Unfortunately, the food industry and their marketers know this. Therefore, processed food companies pack food with extra calories in the form of fat and sugar to improve the taste of what would normally be tasteless food (6). They’ve been able to capitalize on the fact that because of our biology, bad food tastes good to us.
For more on the healthy types of fat and how we metabolize them, click here!
When it comes to understanding why bad food tastes good, the Industrial Revolution is another key piece of the puzzle. The Industrial Revolution began in 1760 and changed not only the way we live but also the way we eat (1). Invented in 1810, canned food allowed foods to last longer and be shipped further. More importantly, however, it allowed farmers to harvest and store large quantities of food without having to worry about it going to waste. This improved the quality of human health (1, 2, 3). Additionally, in the early 1900s, the invention of refrigeration was another milestone in food preservation at home and during transport (1, 2).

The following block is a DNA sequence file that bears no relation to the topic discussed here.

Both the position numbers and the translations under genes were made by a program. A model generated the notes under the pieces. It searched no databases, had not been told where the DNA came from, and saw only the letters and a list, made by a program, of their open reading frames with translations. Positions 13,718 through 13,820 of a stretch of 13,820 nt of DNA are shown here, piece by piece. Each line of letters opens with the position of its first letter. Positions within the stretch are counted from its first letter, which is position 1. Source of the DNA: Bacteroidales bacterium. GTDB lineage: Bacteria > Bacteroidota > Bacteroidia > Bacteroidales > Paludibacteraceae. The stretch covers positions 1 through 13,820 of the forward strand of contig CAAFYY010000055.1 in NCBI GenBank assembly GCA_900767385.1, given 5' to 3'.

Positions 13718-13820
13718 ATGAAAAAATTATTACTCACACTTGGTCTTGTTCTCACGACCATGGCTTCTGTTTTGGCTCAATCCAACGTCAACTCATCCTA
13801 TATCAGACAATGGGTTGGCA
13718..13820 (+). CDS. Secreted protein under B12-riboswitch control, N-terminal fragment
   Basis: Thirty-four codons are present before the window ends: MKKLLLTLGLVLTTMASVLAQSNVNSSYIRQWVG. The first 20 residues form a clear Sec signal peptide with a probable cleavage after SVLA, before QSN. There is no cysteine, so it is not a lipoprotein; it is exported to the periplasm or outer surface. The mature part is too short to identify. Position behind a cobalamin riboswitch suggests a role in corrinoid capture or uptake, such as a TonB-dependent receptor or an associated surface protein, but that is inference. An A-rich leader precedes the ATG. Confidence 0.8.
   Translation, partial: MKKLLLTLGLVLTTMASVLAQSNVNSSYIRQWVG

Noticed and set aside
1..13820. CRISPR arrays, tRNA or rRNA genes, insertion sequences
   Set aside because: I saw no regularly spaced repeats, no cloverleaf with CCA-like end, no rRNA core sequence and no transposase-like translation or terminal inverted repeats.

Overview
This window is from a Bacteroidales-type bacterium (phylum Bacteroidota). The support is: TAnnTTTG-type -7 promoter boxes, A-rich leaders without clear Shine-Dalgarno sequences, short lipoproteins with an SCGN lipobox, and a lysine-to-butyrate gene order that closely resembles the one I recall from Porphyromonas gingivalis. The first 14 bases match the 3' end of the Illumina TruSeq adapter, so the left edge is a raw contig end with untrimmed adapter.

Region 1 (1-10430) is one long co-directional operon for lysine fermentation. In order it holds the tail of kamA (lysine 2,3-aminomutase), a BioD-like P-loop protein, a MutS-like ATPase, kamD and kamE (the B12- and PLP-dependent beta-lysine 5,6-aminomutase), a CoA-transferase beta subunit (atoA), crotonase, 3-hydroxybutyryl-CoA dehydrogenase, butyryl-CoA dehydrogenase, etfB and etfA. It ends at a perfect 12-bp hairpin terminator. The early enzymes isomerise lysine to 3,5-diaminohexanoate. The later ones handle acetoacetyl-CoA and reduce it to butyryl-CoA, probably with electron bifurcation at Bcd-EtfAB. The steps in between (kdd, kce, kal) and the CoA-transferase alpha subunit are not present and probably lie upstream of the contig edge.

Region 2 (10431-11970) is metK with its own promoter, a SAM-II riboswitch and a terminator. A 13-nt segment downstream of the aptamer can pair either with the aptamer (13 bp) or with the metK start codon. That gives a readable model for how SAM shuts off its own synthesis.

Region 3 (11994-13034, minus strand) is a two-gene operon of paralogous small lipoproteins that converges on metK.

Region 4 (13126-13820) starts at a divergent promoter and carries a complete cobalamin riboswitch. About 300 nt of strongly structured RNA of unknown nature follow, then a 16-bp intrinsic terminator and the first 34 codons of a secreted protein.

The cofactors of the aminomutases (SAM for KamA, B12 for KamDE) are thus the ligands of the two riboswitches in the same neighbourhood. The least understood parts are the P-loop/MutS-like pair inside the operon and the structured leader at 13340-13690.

However, the impact of these changes has not been entirely positive because we are now seeing even more ways of preserving foods using chemistry. It is now common for foods to be preserved using chemicals, such as benzoates, nitrates, and sulphites, which have all been linked to unhealthy diets (7). These chemicals have extended the shelf life of food and made it easier to access.
Understanding the history of our food industry is vital to understanding why bad food tastes good. Before 1760, there were only very basic ways to preserve food, such as by adding salt and other spices to it (3). For this reason, a lot of food would go to waste and low crop yields and long winters could lead to starvation. Clearly, the Industrial Revolution led to the invention of useful technologies that improved human health. But, it is important to understand that our biological evolution has not developed as rapidly (4, 5, 8).
The Key to Why Bad Food Tastes Good